Street Sports Improve Mutual Understanding Between Young Syrians and Lebanese

Young Lebanese and Syrians are working together to arrange weekly sports activities for Syrian and Lebanese children in Lebanon. At the same time, they are teaching children about democracy, conflict management and gender equality.


GAME is a non-profit organisation working to spread street sports and street culture.

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The war in Syria has put tremendous pressure on Lebanon, where more than one million Syrian refugees have sought refuge.

200,000 children of school age are not able to go to school and discrepancies between Lebanese and Syrians are becoming more pronounced.

Democracy Education

‘We can no longer wait for the government to take responsibility. As a part of civil society we have a responsibility to help all the Syrians who are in Lebanon’, says Ibrahim Hourani, chairperson in GAME in Lebanon, explaining why the project has been launched.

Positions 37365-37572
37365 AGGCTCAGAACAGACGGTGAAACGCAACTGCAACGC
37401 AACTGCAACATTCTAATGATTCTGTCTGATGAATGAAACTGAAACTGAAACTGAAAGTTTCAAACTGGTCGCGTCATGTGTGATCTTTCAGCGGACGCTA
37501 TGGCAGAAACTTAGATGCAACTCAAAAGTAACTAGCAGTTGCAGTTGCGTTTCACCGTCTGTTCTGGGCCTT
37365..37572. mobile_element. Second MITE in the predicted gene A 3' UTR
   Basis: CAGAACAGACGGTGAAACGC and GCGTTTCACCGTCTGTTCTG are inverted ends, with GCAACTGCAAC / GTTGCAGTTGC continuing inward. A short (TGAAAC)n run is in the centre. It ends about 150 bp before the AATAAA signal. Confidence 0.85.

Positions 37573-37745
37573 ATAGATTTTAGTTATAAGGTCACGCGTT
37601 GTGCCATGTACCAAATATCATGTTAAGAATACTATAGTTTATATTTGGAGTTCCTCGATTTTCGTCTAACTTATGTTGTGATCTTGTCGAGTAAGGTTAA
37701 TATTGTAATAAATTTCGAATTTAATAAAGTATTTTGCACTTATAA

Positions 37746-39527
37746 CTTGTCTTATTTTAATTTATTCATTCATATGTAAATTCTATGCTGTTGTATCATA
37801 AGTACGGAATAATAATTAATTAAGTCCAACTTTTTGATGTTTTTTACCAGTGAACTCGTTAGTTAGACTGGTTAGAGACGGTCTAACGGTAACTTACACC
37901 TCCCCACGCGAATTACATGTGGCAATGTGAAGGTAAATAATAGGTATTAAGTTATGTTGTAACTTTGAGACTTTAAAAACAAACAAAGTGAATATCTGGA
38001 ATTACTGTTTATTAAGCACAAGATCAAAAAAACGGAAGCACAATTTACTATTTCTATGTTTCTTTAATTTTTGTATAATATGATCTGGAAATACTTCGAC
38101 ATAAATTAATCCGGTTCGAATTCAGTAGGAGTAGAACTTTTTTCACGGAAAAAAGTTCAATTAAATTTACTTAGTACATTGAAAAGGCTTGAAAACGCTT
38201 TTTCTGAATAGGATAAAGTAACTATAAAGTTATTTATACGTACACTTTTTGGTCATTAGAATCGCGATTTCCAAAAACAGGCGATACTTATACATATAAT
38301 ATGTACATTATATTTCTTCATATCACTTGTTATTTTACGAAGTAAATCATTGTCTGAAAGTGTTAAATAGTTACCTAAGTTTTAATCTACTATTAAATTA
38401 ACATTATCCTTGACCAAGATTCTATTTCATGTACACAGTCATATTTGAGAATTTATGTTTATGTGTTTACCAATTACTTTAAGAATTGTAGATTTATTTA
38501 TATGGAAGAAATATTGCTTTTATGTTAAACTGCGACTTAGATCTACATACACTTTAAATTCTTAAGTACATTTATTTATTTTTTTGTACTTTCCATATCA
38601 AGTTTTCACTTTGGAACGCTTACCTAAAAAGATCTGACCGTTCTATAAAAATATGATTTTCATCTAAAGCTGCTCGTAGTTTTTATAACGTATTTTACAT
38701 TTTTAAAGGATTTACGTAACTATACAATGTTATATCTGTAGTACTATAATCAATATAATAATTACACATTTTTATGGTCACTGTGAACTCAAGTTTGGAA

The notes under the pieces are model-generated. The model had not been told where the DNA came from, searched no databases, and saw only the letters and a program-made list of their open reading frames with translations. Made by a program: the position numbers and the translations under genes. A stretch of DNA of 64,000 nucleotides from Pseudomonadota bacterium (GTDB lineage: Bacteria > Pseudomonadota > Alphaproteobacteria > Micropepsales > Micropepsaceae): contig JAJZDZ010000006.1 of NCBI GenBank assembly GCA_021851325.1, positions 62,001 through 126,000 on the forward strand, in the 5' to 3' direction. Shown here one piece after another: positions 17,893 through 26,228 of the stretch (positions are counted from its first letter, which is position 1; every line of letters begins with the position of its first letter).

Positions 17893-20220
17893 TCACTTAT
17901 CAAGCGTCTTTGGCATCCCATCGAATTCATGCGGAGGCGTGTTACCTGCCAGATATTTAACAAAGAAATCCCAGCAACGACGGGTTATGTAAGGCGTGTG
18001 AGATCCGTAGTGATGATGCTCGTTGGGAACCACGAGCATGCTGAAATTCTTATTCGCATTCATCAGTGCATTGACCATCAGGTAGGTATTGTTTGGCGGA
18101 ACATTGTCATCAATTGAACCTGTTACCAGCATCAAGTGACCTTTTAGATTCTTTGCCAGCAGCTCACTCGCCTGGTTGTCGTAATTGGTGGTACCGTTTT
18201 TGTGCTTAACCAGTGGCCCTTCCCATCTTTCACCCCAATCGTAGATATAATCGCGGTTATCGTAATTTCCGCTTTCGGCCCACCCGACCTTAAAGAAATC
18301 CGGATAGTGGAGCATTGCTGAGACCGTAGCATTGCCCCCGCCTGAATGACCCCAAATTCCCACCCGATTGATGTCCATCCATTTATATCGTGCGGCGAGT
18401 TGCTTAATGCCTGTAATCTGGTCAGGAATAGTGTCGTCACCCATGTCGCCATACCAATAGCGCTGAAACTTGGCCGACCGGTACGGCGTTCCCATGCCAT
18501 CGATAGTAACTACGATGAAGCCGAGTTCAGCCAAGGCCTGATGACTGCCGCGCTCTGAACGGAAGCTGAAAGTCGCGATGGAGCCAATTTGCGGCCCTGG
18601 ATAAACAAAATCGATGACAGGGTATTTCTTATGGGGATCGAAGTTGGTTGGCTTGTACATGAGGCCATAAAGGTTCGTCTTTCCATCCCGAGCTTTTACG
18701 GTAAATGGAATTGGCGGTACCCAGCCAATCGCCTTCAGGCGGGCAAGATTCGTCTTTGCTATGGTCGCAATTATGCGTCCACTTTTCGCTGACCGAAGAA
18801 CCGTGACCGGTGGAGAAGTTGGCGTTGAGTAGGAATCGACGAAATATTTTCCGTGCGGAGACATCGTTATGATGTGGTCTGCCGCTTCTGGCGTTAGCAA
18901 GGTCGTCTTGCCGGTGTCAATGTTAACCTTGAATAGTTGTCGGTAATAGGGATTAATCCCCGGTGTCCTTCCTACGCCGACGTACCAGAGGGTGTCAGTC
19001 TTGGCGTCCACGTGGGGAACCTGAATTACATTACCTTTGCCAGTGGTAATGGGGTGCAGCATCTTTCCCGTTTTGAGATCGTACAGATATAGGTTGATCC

The project involves 150 young Syrians and Lebanese who are participating in workshops to become trainers who will reach 5,000 children in Lebanon.

On the field, the trainers will use both exercises and games that indirectly train children in conflict management, gender equality and democratic decision-making.

The trainers learn how to include everybody and how to help children speak their mind when they experience something unfair, whether it is on the field or in society.

Off the field, the whole organisation of the young trainers takes place in a democratic way.

Children flock to join

There is an urgent need to activate children. Already at the first training session in Shatila, one of the Palestinian refugee camps in Lebanon that also accommodates a lot of Syrians, 170 children showed up to join.

The first 50 young people have been trained as trainers and now teach children about basketball, football and dancing in Lebanon on a weekly basis, where the Syrian and Lebanese children get closer to each other. As Ibrahim Hourani says:

‘It is important that the Lebanese children gain an understanding of the Syrian children’s situation’.

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